Turkish Cypriot leadership insists
on pursuing its partitionist policy


April 30, 1997

On April 19, some 450 Turkish Cypriots crossed for the first time since 1974 to the free areas of the Republic for a pilgrimage to Hala Sultan Tekke Mosque in Larnaca, on the southeastern coast, on the occasion of the Muslim religion festival of Kurban Bayram.

The Hala Sultan Tekke, located on the shore of Larnaca's Salt Lake, was built in memory of Umm Haram, an aunt of prophet Mohammet and is considered one of the holiest Islamic religious places. This visit was offered as a good will gesture on the part of the Cyprus government in the framework of the on-going proximity talks under UN auspices.

The Turkish Cypriot side had promised to reciprocate by allowing Greek Cypriots to visit the Turkish-occupied monastery of Apostolos Andreas, on the island's eastern tip, on Greek Orthodox Easter Sunday, on April 27. Unfortunately the trip was cancelled due to Mr. Denktash's insistence to censor the list of visitors.

UN Spokesman in Cyprus, Waldemar Rokoszewski expressed regret for the outcome adding that "it goes without saying that any form of censorship or interference with the list of names presented, is unacceptable." Needless to say no such censorship was made by the Cyprus government on the list of 450 Turkish Cypriots who visited the Hala Sultan Tekke Mosque in Larnaca.


The Government Spokesman Manolis Christophides, said that a Russian proposal could favorably contribute towards efforts for a solution to the protracted Cyprus problem and noted that it contains some useful guidelines. The Russian proposal was put forward on April 29, during a meeting of the UN Security Council permanent members, in New York in the presence of special envoys of the P5 for Cyprus.

Describing the proposal as "positive" and a document through which ideas can be drawn on, Christophides said "since we are still at the preparatory stage it can be used along with other documents," at any stage of the negotiations for a Cyprus solution.

He added the two high level agreements reached between the Greek and Turkish Cypriot sides, in 1977 and 1979, the Security Council resolutions on Cyprus and a set of ideas proposed by the UN in 1992, are among documents on the negotiating table, as pointed out by the UN Secretary-General Kofi Annan, in a letter he had sent to all interested parties last January.

The Russian proposal was also welcomed by Foreign Minister Ioannis Cassoulides, who noted it "outlines the framework through which a solution should be reached." Cassoulides stressed that the Greek Cypriot side would like to see this proposal to be included in the documents already on the negotiating table and noted the statement issued after the New York meeting of the "big five" expressed support to the UN-led preparatory phase and describe the present situation in Cyprus as unacceptable.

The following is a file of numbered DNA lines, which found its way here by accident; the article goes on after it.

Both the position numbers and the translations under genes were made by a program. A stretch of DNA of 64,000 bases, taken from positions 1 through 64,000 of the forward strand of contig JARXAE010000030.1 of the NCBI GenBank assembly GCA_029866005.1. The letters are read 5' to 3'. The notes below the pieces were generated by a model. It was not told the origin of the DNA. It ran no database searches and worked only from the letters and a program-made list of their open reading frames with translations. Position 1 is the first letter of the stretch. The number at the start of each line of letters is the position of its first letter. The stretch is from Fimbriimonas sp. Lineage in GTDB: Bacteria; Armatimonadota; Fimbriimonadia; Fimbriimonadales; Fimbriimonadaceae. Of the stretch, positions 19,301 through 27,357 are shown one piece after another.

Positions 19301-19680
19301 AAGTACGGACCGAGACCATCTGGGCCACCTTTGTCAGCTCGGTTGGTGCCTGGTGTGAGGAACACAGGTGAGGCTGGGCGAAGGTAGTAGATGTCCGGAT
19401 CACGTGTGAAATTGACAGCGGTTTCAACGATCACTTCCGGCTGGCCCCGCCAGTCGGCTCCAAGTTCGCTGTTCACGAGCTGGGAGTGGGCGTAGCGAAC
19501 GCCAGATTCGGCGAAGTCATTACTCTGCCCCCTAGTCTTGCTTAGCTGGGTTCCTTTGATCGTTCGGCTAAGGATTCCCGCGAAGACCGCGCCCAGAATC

Cassoulides noted the UN Security Council permanent members consider "important" the preparatory work expected to lead to face-to-face negotiations between President Glafcos Clerides and Turkish Cypriot leader Rauf Denktash and added the government agrees with this, as it does not want the negotiations to fail.

The Foreign Minister also expressed satisfaction with the fact that the "5" will hold regular meetings, to be briefed on developments and express their views, and reiterated that the UN Chief should coordinate efforts for a solution to the Cyprus question.


The Canadian Minister for Foreign Affairs, Lloyd Axworthy, announced on April 18, the appointment of Michael R. Bell as Special Representative of the Minister on Cyprus.

"I believe that the current environment offers a special opportunity to make progress on the Cyprus issue in light of envisaged discussion for an eventual accession of Cyprus to the European Union," Mr. Axworthy said.

The Canadian Foreign Minister added that the appointment is aimed at demonstrating the keen interest that Canada continues to have for the future of Cyprus and its commitment to support the UN peace effort.


Nicosia's ancient Venetian walls which have stood guard for centuries against foreign invaders, are being restored to their original glory to go on standing guard for centuries to come.

The Antiquities Department, with funding from the UN is continuing its restoration of the stone wall surrounding the capital originally built by the Venetians in 1570.

The walls were constructed to defend against Ottoman invaders when Venice was a powerful city-state and Cyprus was one of their important possessions. These fortifications are built in a circular plan with a circumference of 4.8 kilometers.

Mr. Sophocles Hadjisavvas, an official of the Department of Antiquities told the press that the restoration of the walls was always a priority for the Municipality which began the restoration work in 1995 at a cost of 80 thousand Cyprus pounds (160,000 US dollars). The work had to stop when the money ran out, but after the UN High Commission for Refugees agreed to inject the sum of 380 thousand Cyprus pounds in restoration efforts, work recommenced on the walls in both the occupied and free parts of Nicosia.

Mr. Hadjisavvas said that the UN will make the necessary arrangements with the Turkish Cypriot side for work to continue in the occupied areas. Approximately half the wall surrounding the old part of the city is situated in Turkish-occupied areas.

Mr. Hadjisavvas stressed that if the Antiquities Department is prevented from supervising restoration work in the Turkish-occupied part of Nicosia, the Department will ask international organizations to supervise the work. Supervision of the restoration work is estimated to cost approximately 1.5 million Cyprus pounds and is expected to be paid for by the UN High Commission for Refugees. He added that restoration work will be completed in five years.

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